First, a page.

Invented by Dutch millwright Ten Have of Vorden, Ten Have sails have a small number of wide longitudinal shutters, operating by centrifugal weights and often also by the miller at the tail of the mill similar to patent sails. This way the sail can be adjusted without stopping the mill. The leading edge is commonly streamlined by the Van Bussel system. Ten Have shutters are normally only used on one stock as the wide Ten Have shutters standing open on a vertical stock would leave this stock vulnerable to side winds during a storm. Beckers sails are an alternative to Ten Have sails. Only two mills in the Netherlands were fitted with them.
The Fok system, invented by engineer P.L. Fauël, was inspired by the jib on a sailing boat ('fok' is the Dutch word for jib). In this design the leading boards are replaced by a rounded profile of wooden slats in the form of a foresail leaving a small slot between this profile and the stock. Its working principle can be compared to a leading edge slot on an aircraft wing. It enables the mill to work in a lower windspeed but in variable windspeeds tends to make it difficult to have the mill run at a steady pace. For this reason it is often equipped with air brakes operating by centrifugal force. The Fauël system is used in addition to common sails (see photo).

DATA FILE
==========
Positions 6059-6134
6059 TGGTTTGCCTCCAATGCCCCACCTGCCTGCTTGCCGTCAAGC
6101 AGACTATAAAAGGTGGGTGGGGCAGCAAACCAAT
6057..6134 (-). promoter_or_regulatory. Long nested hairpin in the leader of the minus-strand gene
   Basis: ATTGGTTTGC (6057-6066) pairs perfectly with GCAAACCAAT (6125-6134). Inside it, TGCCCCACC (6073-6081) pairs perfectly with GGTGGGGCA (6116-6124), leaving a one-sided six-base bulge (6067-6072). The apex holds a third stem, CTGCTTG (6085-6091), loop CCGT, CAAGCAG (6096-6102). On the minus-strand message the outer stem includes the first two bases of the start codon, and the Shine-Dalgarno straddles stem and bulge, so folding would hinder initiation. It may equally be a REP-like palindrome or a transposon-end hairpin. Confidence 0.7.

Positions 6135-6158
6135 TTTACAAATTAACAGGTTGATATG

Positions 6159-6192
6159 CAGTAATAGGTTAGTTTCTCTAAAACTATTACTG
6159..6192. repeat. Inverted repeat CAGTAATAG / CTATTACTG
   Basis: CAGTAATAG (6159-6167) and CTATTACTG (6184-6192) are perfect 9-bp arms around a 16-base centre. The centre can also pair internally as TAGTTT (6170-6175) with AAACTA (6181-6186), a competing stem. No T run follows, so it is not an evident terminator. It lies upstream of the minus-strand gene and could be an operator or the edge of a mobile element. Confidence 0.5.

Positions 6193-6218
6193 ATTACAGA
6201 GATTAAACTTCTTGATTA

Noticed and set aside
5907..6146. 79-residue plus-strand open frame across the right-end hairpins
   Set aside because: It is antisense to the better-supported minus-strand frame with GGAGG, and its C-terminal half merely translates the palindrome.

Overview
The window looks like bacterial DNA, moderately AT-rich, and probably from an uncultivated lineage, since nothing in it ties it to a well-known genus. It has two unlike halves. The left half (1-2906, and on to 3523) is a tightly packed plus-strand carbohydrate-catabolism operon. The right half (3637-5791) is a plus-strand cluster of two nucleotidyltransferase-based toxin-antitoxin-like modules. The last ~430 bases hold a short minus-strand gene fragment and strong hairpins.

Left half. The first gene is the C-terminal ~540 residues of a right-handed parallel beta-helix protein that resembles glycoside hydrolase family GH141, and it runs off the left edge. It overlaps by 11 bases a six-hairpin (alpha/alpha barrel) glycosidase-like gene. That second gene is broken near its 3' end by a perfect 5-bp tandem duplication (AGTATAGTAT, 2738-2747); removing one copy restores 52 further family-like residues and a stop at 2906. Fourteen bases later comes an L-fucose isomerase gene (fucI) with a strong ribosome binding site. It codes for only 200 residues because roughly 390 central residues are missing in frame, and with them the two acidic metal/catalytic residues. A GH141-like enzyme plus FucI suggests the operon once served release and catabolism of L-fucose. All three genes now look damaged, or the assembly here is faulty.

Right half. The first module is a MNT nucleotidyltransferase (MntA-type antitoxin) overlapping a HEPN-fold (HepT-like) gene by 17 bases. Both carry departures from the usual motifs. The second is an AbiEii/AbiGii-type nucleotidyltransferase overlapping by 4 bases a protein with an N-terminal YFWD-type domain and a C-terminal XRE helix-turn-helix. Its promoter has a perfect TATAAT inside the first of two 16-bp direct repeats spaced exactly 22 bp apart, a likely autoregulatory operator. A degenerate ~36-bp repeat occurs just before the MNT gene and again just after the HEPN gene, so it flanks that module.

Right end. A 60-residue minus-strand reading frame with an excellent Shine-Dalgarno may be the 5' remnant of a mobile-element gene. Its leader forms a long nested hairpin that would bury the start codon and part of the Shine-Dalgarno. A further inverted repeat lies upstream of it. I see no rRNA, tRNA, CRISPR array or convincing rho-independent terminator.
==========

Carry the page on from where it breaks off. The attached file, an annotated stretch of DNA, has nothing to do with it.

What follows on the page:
The Bilau system uses sails with a streamline covering of the stock, coupled with a full length air brake on the trailing edge, together forming an airfoil. The airbrake is opened by centrifugal weights in the sails but can also be operated by the miller similar to the patent system. When opening the airbrake disturbs the airfoil shape thereby slowing the mill. It was invented by German airplane engineer Kurt Bilau early in the twentieth century and became quite popular in Germany where it was fitted to over 140 mills. A similar system was invented by a millwright by the name of Van Riet of Goes where the leading edge and the airbrake together form a more complete airfoil.
In France some mills have a system of longitudinal shutters running the length of the sail. The system, invented in 1842, is called Ailes Berton, commemorating their inventor, Pierre-Théophile Berton . These sails can be adjusted without stopping the mill.
A few mills had annular sails, forming a circle. These sails utilised the patent system, enabling adjustment to be made without stopping the mill. One example of a mill with annular sails was at Feltwell, Norfolk. Others are known to have existed at Haverhill, Suffolk, Boxford, Suffolk and Roxwell, Essex. Annular sails were also employed on large wind engines, such as the Titt engine at Crux Easton, Hampshire.
In the Netherlands the position of the sails can be used as a means of communication to display joy or mourning. These sail positions are generally used by the miller to show for example a birth, marriage or death within his family or circle of friends but may occasionally also be used to show mourning at national events, for example the death of Prince Friso and during the day of national mourning for victims of the Malaysia Airlines Flight 17.
Sails are colloquially known as sweeps in Kent and Sussex, primarily due to the physical movement they perform and also that their construction does not necessarily involve sailcloth or canvas. Hence, patent sails are referred to as patent sweeps.